“The Brothers Grimsby” is 83 minutes of excruciating, nauseating, boundary-pushing “comedy” that never for a second feels like it’s anything but visual evidence of the end of Sacha Baron Cohen’s comic leading-man career.
And in a lame buddy picture, to boot.
The wonderful character actor Mark Strong and his stunt doubles acquit themselves nicely. And action director Louis Leterrier delivers a showpiece opening, a first-person-shooter/chase sequence with Strong’s secret agent character punching, shooting and stomping after a quarry.
But Leterrier (“The Transporter”) doesn’t do comedy. And aside from stopped-up toilet gags (“Brown Alert!”), elephant semen stunts and endless views of his butt crack, neither does Cohen.
Isla Fisher’s husband stars as a drunken, breeding working class lout and soccer fanatic in rundown Grimsby, a sideburned dope who sexes up his slovenly wife (Rebel Wilson, natch) in mattress stores. Because they’ve produced eleven kids, and privacy’s a matter of degree.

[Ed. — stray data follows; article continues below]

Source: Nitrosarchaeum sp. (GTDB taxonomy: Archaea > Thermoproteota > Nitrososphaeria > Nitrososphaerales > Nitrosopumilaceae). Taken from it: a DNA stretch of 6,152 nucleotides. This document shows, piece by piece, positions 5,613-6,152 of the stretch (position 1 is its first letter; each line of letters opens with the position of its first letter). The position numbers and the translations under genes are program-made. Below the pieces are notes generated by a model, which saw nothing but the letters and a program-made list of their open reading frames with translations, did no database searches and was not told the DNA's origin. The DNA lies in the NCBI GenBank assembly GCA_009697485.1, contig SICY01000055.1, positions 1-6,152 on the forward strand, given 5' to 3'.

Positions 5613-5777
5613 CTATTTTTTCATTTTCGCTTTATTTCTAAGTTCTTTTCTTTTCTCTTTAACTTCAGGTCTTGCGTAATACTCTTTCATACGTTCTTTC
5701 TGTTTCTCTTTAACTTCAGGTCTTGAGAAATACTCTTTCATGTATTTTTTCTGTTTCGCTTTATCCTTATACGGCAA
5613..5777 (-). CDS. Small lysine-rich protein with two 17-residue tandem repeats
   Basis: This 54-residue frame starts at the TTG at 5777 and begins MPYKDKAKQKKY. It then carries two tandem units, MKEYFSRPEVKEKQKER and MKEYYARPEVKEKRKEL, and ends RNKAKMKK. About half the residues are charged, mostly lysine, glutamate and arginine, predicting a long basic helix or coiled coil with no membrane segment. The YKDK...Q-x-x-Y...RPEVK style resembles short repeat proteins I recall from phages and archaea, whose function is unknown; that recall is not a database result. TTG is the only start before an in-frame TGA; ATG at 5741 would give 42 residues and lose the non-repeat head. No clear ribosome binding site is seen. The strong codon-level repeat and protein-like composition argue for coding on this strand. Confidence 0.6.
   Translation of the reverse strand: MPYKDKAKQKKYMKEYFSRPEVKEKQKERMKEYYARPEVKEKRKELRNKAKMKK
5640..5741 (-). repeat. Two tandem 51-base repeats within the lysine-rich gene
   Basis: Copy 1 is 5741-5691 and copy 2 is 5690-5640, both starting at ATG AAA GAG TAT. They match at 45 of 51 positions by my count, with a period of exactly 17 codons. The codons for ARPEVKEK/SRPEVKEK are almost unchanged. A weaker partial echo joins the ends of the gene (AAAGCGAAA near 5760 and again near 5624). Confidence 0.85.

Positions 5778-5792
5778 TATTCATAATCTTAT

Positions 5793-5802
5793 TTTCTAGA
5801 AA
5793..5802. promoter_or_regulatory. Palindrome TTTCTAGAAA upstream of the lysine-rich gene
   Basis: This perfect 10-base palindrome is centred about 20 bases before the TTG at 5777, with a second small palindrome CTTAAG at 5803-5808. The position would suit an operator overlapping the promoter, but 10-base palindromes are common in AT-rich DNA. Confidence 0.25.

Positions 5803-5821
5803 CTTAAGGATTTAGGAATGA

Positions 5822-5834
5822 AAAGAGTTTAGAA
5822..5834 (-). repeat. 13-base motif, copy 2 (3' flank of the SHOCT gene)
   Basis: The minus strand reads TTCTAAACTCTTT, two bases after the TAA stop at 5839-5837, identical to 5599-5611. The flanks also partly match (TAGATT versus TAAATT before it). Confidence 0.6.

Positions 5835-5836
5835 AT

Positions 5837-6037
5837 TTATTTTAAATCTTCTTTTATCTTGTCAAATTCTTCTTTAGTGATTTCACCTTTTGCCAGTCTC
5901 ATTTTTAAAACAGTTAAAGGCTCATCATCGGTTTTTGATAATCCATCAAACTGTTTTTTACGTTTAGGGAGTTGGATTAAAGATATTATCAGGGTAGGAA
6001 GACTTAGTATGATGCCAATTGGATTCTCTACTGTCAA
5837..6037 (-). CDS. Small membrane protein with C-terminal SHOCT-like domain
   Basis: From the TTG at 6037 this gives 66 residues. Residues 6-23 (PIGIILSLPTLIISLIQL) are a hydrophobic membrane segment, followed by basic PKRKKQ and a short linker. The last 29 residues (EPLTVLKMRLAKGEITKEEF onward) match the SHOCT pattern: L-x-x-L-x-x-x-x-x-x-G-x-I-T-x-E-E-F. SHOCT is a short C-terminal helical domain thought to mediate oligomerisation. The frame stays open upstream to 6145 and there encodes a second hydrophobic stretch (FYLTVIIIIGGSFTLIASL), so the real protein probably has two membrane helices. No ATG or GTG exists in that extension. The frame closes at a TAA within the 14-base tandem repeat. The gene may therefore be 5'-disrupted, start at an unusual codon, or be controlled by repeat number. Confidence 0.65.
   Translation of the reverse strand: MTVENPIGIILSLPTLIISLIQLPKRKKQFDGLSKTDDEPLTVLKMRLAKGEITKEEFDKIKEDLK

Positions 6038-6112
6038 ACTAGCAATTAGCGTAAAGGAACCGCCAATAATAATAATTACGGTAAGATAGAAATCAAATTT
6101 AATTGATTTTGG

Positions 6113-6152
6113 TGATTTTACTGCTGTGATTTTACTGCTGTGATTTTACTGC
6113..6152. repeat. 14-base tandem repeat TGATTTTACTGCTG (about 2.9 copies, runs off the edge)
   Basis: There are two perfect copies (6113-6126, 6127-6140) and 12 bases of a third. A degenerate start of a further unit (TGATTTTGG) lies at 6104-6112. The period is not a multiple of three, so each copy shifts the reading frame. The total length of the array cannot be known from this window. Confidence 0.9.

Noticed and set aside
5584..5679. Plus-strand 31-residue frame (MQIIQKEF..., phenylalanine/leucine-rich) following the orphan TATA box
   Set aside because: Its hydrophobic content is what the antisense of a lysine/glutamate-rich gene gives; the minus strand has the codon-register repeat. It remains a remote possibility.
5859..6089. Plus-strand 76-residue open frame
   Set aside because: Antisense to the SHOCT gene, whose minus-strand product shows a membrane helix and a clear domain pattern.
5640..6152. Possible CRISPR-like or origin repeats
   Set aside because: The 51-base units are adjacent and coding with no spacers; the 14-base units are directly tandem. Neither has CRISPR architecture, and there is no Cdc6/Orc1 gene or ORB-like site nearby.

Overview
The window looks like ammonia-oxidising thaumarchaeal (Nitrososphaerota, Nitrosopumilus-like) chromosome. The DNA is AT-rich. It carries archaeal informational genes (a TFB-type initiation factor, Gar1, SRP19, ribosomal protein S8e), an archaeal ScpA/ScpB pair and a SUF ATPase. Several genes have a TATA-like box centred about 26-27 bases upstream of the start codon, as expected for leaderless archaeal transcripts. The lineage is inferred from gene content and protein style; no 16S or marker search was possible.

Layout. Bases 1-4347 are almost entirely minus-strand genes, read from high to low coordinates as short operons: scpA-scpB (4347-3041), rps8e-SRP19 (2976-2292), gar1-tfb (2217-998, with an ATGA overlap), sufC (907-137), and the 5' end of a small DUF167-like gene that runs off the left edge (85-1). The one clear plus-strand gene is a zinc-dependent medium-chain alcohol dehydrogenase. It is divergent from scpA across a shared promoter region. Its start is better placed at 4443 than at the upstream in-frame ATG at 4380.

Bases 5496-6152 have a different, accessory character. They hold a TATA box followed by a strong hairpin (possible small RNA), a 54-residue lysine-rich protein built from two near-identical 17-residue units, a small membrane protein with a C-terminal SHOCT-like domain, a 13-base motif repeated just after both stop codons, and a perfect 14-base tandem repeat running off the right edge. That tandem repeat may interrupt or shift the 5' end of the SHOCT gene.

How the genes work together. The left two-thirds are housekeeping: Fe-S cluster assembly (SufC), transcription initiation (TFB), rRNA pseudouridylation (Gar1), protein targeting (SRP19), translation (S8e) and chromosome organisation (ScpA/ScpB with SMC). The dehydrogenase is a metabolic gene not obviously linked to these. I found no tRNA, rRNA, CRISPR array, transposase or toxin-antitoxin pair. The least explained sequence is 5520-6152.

“You’re all out of breath,” he lectures his under-age brood. “I told you lot to quit smoking!”
“I thought you meant crack?” one tyke, perhaps the one named “Django Unchained,” complains.
Nobby misses his long-lost brother, Sebastian. That would be Strong, who used the decades after splitting from his fellow orphan to become an assassin.
The Selection Committee of screenwriters doesn’t bother to figure out a way for Nobby to discover his brother. The writers just hurl them together on an assignment, which Nobby botches.
And now both brothers are on the run, hunted by bad guys and the government agency (Ian McShane runs it, Mrs. Cohen, Isla Fisher, is Sebastian’s control agent), tracking a plot to South Africa.
Where “Push” star Gaborey Sidibe is subjected to the most humiliating scene of her career.
There’s an ugly running gag about Daniel Radcliffe and HIV, assorted gross masturbation/genital moments, involving humans and elephants And then there are the almost-charming bits showing working class devotion to soccer.
But Cohen is way off his game, even when he delivers an amusing lecture on how guns remove guilt or accountability from violence.
The movie’s body count is almost as jarring as its sexual overreaches.
Toddlers tossing F-bombs, “I’m gettin’ stiffer than a pedophile at Legoland!” jokes and a son named “Luke. We call him that because ‘e’s got leukemia” (not really, just a welfare scam), and those are the highlights.
The rest? Exhausted, obvious and gross.
MPAA Rating:R for strong crude sexual content, graphic nudity, violence, language, and some drug use
Cast: Sacha Baron Cohen, Mark Strong, Rebel Wilson, Isla Fisher, Gabourey Sidibe, Ian McShane
Credits: Directed by Louis Leterrier, script by Phil Johnston, Sacha Baron Cohen and Peter Baynam. A Sony/Columbia release.
Running time: 1:23